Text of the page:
We worked to detailed layouts, and everything had to be calculated to fit -- the crop and percentage of the reduction or enlargement of photos and images or stats to increase the type size beyond what we had available. It was all pasted up manually with wax or Sprayment; rubylith overlays were cut to make transparent the area where the photos went; and tissue cover sheets gave specific instructions and sketchy, artsy indications of what was what.
It was a beautiful thing to see how adept pasteup artists handled a knife; how some people could so neatly and beautifully spec their type; how guys at large printing companies could so meticulously and quickly cut rubyliths; how the image of the printed page went from the imagination, to a rough to a layout as specific as the blue print for a building; and how the elements were deliberately measured, created and put in place, like 2x4s and windows for a house. Typos in a line of type were cut out with an Exacto knife and straight edge (Don't bleed on the type). Pasteups attempted without a layout were a waste of time.
I loved the mess -- piles or type to trim, photos, stats, triangles and straight edges, Exacto knives and adhesives, waxy press type, blue pencils, felt tip markers, black and red fine line pens, tissue paper and white tape. After days or a week of sticky fingers, scraps of waxed paper, trimming and pasting, and finally outlining and sketching the project on a tissue overlay, it was so satisfying to have a neat, tight package destined for the printer. It felt like order out of chaos, even though it was all to plan.
It wasn't long before the phototypesetting equipment became more sophisticated. That was how I learned about computers that had two disks, one for reading and one for writing: we read copy from the "read" disk and typed copy onto the "write" disk. That way it could be edited. It boggled my mind. Now it's all What-You-See-Is-What-You-Get, and everyone thinks he/she is an expert if they have a program.
We had great times. The creativity in our studio was huge -- advertising geniuses, illustrators, photographers, copywriters. Our clients were so at home and spent so much time with us that we often had to work at night; sometimes all night to get a job done. They might still stop by then; or in the morning they might find one of us asleep on the porch swing waiting for them to pick up their project and we could go home.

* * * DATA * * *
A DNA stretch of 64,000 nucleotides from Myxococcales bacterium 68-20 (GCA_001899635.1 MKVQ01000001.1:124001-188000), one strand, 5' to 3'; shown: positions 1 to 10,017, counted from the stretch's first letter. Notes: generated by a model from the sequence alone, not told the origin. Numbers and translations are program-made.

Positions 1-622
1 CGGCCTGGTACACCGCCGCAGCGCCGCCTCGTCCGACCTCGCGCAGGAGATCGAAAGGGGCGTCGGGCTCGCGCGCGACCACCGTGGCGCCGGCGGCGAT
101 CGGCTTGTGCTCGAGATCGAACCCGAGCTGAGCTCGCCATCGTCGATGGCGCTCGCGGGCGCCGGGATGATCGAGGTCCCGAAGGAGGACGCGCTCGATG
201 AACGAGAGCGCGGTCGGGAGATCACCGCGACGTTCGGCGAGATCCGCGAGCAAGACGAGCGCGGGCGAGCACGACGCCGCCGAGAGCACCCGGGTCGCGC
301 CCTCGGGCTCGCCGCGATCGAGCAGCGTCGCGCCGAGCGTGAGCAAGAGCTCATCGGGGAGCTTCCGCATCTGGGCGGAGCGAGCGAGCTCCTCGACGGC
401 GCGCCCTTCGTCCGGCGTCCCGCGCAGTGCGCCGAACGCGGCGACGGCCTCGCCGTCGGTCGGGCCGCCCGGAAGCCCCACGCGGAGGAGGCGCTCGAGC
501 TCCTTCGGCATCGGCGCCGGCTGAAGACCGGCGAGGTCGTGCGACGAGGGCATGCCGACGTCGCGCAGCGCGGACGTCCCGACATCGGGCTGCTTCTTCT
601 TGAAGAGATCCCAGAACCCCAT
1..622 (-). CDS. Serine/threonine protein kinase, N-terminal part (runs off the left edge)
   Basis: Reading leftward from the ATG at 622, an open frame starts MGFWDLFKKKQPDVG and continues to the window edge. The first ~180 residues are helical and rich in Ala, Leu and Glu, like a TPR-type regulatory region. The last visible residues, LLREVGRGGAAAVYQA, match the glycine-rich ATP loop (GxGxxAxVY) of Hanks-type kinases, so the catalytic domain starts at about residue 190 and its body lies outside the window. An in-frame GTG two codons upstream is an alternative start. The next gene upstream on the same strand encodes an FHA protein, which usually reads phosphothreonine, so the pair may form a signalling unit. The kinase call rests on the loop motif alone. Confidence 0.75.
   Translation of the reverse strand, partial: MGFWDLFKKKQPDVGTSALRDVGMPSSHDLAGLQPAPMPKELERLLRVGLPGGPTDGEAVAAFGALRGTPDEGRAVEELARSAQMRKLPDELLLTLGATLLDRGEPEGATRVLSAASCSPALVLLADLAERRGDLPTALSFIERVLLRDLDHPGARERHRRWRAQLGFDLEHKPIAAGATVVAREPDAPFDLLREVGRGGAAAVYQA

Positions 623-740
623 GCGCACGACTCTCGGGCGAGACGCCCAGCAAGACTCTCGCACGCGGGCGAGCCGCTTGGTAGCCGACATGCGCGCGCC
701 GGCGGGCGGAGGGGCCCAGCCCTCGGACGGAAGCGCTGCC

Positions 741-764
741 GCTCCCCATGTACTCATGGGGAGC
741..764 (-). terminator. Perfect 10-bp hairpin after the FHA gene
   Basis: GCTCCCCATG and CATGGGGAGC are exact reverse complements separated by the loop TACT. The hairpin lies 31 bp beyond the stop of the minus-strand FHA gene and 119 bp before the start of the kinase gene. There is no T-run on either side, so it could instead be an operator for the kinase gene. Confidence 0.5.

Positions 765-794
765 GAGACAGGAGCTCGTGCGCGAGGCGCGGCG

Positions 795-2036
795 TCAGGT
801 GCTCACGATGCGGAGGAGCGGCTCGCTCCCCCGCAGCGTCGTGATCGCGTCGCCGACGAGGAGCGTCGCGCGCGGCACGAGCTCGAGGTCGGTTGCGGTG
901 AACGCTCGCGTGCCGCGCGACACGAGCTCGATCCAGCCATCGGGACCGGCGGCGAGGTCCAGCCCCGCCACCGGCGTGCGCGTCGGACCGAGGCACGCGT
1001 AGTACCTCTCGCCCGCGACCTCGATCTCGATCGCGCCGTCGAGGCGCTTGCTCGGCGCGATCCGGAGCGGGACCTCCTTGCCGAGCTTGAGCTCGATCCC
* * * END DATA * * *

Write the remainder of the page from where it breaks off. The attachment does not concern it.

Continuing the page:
Here yesterday, gone today. I loved the creativity, the collaboration and the mess.
Lately memories of what used to be ubquitous parts of our lives have been floating through my head behind my eyes. It's interesting to me how changes in technology have affected my career and life, not to mention those of others.
My dad has been a photographer since he was a very young man. As a youngster, he even worked in a Kodak store and made prints at night. He spent his career working as a photographer and photojournalist, doing recognizance photography in the Navy during WWII, for the Star and Strips in Japan when the war was over, and then as a photojournalist of a daily newspaper for decades. I remember him taking my sister and me down to the paper for a visit. Sometimes we came in through the front door and the marble lobby with the brass elevator door, but we usually entered from the parking lot at the back of the building through the heavy door into the room where the presses churned out the next edition of the newspaper.
As soon as the door opened I could hear the roar of the presses and smell the ink. High counters were covered with page frames on top, boxes of type on shelves under the counter's edge, and typesetters busy quickly pushing the ink stained slugs into place on the page. It was grimy work; and It could get pretty hot down there, especially on summer days back in those days before air conditioning. Imaginary or not, an image of the pressmen in their ink smeared ribbed undershirts sticks in my mind. As we slipped past the presses on the way upstairs, my dad would introduce us to the guys.
Once upstairs, my dad would lead us through the newsroom, where there were lots of desks with reporters and typewriters. We'd say hello to everyone and continue on down the hall to the photolab. Yum: the smell of hypo; negatives, prints and light tables; grease pencils to mark the crops; typed captions taped to the bottom of the photos. It was cool. Eventually the darkroom with trays of developer, stop bath, fix and water for washing were replaced with a machine that processed, fixed and dried negs and prints. But it was still the lab, a world of its own with lots of pictures.
Sometimes we would eat lunch in their cafeteria upstairs. The lady behind the food counter wore a starched pastel uniform with a little hat. She was nice, but I can't remember what we ate.
THis is a little heads up to artists selling work over the internet. Trust your gut! I was almost scammed into sending my Sleeping Buddha off to Belgium. Luckily I called the bank of a weird looking check I'd received in payment. Total fraud. So, peacefully the Buddha sleeps chez mon atelier.
The "Peacock" has been installed in its home in Oakland, California. The horse barely visible on the left of the second photo was originally done for the San Francisco Hilton. It inspired the commission of the Peacock. Colors are more vibrant than shown.